Democratic Turnout a '16 Risk Factor, Poll Finds
Democratic voters are skeptics this summer.
They doubt presidential contenders can deliver favored reforms from Washington, no matter how enticing the policy agendas sound. Those doubts depress enthusiasm about next year’s White House contest and could impact turnout for the eventual Democratic nominee.
Those were among early warnings in a survey released Monday of likely 2016 voters, sponsored by Democracy Corps and Women’s Voices, Women Vote Action Fund.
Americans want change and reforms, but “people don’t think any of this is going to happen,” Stan Greenberg, chairman and CEO of polling firm Greenberg Quinlan Rosner Research, said during a reporter roundtable organized by the Christian Science Monitor.
Their skepticism doesn’t turn on the idea of a Democratic nominee who would follow a two-term Democrat, President Obama. “It’s because the old political system is uniquely corrupted” in their eyes, Greenberg said. “What matters is how deep the critique people have about what’s happening in the country, both politically and economically.”
Voters define corruption as money in politics and Washington power brokers who are self-serving and disconnected from everyday Americans and their concerns. This is why Clinton’s wealth, the Clinton Foundation’s fundraising, her decades lived as a VIP, and her missing emails discourage some voters from accepting the leading Democratic candidate as trustworthy, even if they favor the economic and social policies she stakes out.
Overall, the survey found that voters are evenly divided when asked if Democrats or Republicans would do a better job “cleaning up the mess in government” (31 percent each).
In the survey, respondents expressed more favorable feelings about Obama than about Clinton (by eight percentage points), but Clinton is basically matching Obama’s 2012 support among the key elements of the party’s base, and she’s outpacing his support among white unmarried women. Obama did better in 2012 among minority voters, but according to the survey, Clinton does better among white millennial voters. Clinton fell far behind against a generic Republican ticket among working-class white voters without college degrees.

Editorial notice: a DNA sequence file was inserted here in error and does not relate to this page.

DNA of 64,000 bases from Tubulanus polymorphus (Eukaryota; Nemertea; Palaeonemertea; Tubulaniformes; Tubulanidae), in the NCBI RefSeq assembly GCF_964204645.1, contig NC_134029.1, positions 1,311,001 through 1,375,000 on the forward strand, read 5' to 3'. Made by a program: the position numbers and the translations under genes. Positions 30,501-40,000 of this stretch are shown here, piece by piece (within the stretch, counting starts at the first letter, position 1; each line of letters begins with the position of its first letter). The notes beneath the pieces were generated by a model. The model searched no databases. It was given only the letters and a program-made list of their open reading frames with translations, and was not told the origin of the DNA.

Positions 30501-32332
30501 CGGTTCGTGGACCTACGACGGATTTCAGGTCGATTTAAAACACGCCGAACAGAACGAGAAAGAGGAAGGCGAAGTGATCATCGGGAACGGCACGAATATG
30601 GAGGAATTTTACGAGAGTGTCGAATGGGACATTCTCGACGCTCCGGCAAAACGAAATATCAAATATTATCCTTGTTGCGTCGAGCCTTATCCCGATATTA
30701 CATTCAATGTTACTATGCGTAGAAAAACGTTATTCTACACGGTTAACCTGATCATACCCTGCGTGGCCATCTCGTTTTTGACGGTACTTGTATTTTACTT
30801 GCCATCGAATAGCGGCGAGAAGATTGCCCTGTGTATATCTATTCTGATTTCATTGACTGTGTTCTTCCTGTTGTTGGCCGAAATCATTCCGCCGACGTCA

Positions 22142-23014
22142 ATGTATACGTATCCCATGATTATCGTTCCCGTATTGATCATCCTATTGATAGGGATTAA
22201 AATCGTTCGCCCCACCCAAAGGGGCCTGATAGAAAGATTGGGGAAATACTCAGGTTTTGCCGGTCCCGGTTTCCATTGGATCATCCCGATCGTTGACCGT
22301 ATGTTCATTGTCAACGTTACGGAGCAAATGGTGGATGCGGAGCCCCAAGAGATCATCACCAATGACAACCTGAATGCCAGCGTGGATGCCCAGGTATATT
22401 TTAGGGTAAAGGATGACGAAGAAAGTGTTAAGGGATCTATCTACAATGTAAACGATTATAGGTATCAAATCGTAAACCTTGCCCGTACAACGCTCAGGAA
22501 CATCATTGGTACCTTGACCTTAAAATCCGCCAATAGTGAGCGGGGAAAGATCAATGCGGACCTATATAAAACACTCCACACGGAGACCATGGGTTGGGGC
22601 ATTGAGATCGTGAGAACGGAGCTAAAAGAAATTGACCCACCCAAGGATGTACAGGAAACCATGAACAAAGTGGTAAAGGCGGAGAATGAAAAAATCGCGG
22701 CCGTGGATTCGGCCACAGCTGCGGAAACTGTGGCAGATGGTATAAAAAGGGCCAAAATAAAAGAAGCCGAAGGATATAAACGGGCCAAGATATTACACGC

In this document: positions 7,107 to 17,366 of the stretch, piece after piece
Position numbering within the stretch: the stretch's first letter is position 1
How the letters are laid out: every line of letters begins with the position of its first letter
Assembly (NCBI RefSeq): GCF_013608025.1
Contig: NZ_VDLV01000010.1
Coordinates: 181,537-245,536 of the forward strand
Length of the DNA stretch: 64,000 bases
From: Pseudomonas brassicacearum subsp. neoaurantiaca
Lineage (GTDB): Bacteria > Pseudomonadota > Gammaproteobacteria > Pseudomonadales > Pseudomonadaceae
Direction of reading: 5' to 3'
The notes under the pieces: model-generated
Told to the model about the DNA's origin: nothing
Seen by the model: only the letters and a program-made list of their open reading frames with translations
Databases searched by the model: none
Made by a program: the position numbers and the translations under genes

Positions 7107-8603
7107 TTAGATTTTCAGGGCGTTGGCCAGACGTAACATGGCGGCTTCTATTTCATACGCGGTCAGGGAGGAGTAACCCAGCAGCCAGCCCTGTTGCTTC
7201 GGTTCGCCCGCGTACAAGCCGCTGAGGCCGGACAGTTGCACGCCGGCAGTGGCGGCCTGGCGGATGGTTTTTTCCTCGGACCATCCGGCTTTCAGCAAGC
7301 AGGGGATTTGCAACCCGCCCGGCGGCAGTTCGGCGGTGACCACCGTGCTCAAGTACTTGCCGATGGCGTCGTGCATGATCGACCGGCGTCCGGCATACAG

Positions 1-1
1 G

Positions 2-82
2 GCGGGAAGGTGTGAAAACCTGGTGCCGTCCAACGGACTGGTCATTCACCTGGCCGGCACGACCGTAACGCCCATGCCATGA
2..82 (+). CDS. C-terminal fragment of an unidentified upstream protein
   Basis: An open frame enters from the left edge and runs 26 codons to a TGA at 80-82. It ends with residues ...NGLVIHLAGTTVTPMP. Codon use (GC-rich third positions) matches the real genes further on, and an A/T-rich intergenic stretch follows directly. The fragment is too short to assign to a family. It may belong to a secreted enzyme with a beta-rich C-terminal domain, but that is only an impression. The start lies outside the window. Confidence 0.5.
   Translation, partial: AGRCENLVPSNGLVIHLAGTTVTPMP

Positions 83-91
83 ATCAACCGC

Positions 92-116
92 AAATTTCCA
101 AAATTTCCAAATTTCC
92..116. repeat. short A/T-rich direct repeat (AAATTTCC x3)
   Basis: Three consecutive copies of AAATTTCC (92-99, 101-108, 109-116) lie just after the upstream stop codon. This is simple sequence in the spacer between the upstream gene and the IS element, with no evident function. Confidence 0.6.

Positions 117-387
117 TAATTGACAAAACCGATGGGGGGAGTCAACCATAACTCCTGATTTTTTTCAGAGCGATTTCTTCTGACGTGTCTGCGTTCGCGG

To succeed Obama, a Democratic candidate has to animate secular voters and what Greenberg calls the rising American electorate (unmarried women, people of color, and younger voters). These slices of the population will make up a majority of the total electorate for the first time in 2016, according to the pollster.
Greenberg insisted Clinton’s progressive campaign agenda is not a mirror image of Obama’s governing platform. “I would dispute that Obama was on this agenda” of equal pay, preserving Medicare and Social Security, promoting infrastructure spending, helping working women and reducing college debt burdens, he said, pointing to questions posed to respondents as part of the survey.
“The country doesn’t think he was dealing with this agenda. The first time he really talked about this is this year’s State of the Union” address, Greenberg said firmly.
“This is not his agenda. I actually think Hillary has a big opportunity.”
Asked what Clinton is not talking about that voters want to hear from a candidate, Greenberg said he was struck by how closely the former first lady’s launch speech this month at Roosevelt Island in New York tracked what voters tell pollsters.
“I thought, `Wow, she saw a draft of the questionnaire!’”
Greenberg served as an outside political adviser to President Clinton in the 1990s and calls Hillary Clinton a friend, although he said he is not working for her campaign. Women’s Voices, Women Vote Action Fund, the sponsor of the poll, works to increase the number of progressive Democrats, especially unmarried women, who register to vote and participate in elections.
The Democratic Party’s strategy to hold control of the White House and win congressional seats next year relies on America’s shifting demographics and on voter turnout. But “if the disparity in enthusiasm is not addressed, that strategy is at risk,” Democracy Corps wrote in a synopsis of the findings that began, “Democrats need to give voters a reason to participate.”
The threat comes down to an enthusiasm gap of 19 points between the Democrats who say they are “extremely interested” in the congressional and local races in 2016, and the much more energized GOP voters.
The pollsters surveyed 950 likely voters June 13-17, of which 60 percent were contacted through their cellphones. Focus group interviews May 19 and June 4, both in Florida, supported the findings. The margin of error for the full sample was plus or minus 3.2 percentage points.